"I hated education and I struggled with GCSEs. The A Level college I went to also didn’t offer any courses in Information Technology, so I settled for Chemistry, Biology and English Literature. Although I originally had an offer to study Chemistry at Keele University, I didn’t do well enough in my A levels and had to take a step back to re-evaluate my next steps. I had no general direction, but I knew I loved computers and software."
He took a job working as a manual worker making artificial limbs for the NHS, but after 12 months or so, James decided it was time to give education another go. He went on to study software engineering at University, and in 2002 he qualified. He applied to BAE Systems straight out of university and has been there ever since. Fast forward 20 years, he’s now a Chartered Engineer, a Fellow of the Royal Aeronautical Society, and has worked on some epic projects on both crewed and uncrewed platforms!
I discovered my passion for software engineering one day after my Granny brought home a Computer Aided Knitting Machine. SThe Sinclair ZX-81! The machine needed programming and she let me help use it - from that moment on, my love for software engineering was born – I was utterly addicted!" James, Licensed Technologist for FalconWorks
Two of his Grandparents were in the RAF, with another being an engineer at Marconi, so there's always been a passion for military aviation. He grew up close to the, then, British Aerospace site at Lostock (now MBDA), and was a Cadet in the Air Training Corps.
My ambitions were clear - I either wanted to fly military aircraft, or work on them. Sadly my eyesight wasn’t good enough to be a Pilot, but I’ve always advocated following your dreams, so I decided to apply for the BAE Systems Graduate Development Programme instead. To my surprise, shock, and excitement I was invited to an assessment centre and the rest is history!"
When asked to consider what his favourite part of his
job is he said:
"We are in very exciting times – the pace of change in the technology sector is accelerating on a daily basis. Technologies that we thought were decades away are coming to fruition in just months and years."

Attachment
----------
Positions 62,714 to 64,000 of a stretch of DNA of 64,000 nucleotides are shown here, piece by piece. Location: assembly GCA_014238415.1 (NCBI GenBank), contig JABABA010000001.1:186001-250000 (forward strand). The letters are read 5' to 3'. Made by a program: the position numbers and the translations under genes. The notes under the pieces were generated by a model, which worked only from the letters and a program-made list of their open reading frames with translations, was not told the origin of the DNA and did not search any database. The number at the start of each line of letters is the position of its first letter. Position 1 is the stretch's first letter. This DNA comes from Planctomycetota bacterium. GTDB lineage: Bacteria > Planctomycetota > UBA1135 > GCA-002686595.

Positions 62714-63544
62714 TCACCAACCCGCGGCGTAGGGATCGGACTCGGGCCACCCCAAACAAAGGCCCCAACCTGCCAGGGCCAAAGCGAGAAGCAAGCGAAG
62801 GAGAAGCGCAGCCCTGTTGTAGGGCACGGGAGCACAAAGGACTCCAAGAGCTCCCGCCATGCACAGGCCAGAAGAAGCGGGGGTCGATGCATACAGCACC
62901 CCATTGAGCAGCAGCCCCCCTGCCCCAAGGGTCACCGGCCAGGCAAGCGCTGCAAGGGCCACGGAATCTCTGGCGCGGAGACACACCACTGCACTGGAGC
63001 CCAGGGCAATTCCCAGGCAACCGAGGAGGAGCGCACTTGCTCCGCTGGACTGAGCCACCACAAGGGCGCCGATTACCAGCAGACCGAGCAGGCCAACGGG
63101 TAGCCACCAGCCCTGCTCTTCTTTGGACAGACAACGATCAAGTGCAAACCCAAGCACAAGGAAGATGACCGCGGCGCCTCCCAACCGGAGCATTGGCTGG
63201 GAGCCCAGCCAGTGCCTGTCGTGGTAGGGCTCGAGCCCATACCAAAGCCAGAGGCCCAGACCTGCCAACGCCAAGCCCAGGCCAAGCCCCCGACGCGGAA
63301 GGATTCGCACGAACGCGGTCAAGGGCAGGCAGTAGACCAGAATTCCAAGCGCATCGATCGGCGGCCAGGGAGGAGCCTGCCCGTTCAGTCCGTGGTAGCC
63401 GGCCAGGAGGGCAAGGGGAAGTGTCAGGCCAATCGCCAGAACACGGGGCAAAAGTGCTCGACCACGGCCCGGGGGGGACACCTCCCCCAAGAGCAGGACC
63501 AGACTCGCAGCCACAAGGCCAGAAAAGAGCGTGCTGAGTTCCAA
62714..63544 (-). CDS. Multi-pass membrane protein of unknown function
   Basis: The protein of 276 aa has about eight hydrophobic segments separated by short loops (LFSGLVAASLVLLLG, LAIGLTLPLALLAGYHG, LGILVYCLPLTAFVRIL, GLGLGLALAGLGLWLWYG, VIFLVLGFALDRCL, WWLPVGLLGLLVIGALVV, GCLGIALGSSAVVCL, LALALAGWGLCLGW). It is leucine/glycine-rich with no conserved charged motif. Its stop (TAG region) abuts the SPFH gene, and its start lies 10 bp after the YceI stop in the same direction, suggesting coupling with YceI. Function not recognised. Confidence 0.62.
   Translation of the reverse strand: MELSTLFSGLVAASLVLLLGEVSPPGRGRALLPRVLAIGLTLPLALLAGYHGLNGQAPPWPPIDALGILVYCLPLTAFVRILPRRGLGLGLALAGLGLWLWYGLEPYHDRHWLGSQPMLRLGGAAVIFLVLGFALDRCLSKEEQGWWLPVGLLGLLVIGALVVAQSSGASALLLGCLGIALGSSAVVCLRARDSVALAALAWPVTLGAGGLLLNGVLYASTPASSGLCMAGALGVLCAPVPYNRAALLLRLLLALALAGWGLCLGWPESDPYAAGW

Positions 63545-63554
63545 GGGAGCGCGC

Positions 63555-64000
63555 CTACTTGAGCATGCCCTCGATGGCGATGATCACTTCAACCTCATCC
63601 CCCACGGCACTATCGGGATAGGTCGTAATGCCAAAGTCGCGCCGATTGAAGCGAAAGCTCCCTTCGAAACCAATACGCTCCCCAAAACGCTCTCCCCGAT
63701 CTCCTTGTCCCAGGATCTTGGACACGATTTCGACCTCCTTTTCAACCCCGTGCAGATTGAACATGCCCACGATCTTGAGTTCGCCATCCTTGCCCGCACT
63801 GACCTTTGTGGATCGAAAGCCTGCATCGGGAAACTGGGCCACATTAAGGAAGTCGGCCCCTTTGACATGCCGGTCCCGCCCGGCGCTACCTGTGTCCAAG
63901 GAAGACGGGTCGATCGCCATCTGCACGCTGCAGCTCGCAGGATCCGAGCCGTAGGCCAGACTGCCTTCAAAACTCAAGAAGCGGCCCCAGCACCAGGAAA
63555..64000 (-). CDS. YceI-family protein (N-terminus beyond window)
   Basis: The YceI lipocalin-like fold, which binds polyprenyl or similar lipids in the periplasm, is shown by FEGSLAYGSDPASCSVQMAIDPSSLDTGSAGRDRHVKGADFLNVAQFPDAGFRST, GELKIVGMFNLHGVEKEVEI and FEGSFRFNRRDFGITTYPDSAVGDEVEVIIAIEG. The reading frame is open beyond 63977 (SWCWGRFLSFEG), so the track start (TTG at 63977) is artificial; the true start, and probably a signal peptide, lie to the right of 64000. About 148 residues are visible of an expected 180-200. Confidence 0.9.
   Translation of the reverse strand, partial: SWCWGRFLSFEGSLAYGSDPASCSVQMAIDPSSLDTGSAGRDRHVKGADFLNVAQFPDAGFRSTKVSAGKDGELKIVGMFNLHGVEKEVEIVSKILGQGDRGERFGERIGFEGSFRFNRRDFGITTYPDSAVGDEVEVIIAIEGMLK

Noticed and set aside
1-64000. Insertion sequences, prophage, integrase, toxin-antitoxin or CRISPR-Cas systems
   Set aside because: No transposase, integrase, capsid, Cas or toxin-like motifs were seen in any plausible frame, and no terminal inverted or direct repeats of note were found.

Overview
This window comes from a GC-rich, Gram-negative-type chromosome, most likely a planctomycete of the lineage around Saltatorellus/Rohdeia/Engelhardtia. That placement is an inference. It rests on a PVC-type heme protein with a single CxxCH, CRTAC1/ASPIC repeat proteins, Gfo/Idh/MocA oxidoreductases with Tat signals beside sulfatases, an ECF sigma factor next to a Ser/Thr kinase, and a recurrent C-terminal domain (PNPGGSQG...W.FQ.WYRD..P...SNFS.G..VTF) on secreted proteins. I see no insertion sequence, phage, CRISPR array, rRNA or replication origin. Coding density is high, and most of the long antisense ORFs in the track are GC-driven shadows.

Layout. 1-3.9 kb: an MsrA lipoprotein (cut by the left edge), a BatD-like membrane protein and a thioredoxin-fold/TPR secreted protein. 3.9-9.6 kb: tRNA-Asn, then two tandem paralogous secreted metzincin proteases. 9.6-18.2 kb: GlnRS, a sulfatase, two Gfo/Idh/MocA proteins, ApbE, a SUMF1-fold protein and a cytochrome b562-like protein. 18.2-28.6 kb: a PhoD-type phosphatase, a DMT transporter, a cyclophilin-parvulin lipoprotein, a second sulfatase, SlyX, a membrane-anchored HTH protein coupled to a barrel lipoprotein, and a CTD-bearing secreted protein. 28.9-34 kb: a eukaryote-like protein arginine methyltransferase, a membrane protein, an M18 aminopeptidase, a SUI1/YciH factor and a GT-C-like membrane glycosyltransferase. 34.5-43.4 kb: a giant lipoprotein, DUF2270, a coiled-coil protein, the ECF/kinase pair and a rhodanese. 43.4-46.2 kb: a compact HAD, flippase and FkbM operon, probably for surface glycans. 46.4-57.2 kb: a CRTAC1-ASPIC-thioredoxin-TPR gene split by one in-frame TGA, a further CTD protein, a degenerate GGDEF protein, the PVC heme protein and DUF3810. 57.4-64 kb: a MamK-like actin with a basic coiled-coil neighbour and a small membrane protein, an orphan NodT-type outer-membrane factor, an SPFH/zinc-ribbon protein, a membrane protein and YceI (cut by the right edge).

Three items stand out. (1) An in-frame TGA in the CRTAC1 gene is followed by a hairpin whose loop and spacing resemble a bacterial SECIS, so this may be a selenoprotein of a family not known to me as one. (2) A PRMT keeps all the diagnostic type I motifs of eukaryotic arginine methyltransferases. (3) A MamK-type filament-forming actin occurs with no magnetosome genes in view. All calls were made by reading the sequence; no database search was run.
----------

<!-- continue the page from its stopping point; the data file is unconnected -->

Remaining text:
His role as a Licensed Technologist is to ensure that technology planning meets the future needs of the business and to manage the capability roadmap of new and emerging technologies. As well as leading the development of some cutting-edge technologies the team are always keeping tabs on what the next big thing is. Career highlights for James include; being part of the ground crew on the very first flight of the Typhoon Tranche 2 Mission Computers, picking up a Tablet computer he’d designed from the cockpit after its first flight in a Tornado, right through to his current role in FalconWorks® where he's working on an uncrewed systems.
We maintain capability roadmaps covering business needs over the next 5, 10, or 20 years – essentially mapping out where we need to be, and what steps we need to take to evolve and mature our capability in the meantime to get there. We also have a shelf of fantastic ideas and concepts ready to be used. It's my job as a Licensed Technologist to continually restock that shelf, so that when we are set a challenge that we don’t have an answer to, we have can look to our existing innovations and concepts for inspiration."
"I don’t see what I do as work. As a hobbyist, I apply the same passions at home too. I make sequenced Christmas lights, Remembrance day displays, and Halloween displays with automated candy dispensers – everything has embedded computing!”
For those young people getting their exam results right now, when it comes to advice on how to tackle the next big step, James thinks there are two main attributes you need to have to pursue a career in engineering;
The first vital skill is problem solving! In my career to date, not once has ‘Plan A’ worked. It’s about taking a step back and working out how you can get around it, adapt, and fix it. The next vital skill is proactivity. Everything else we can teach."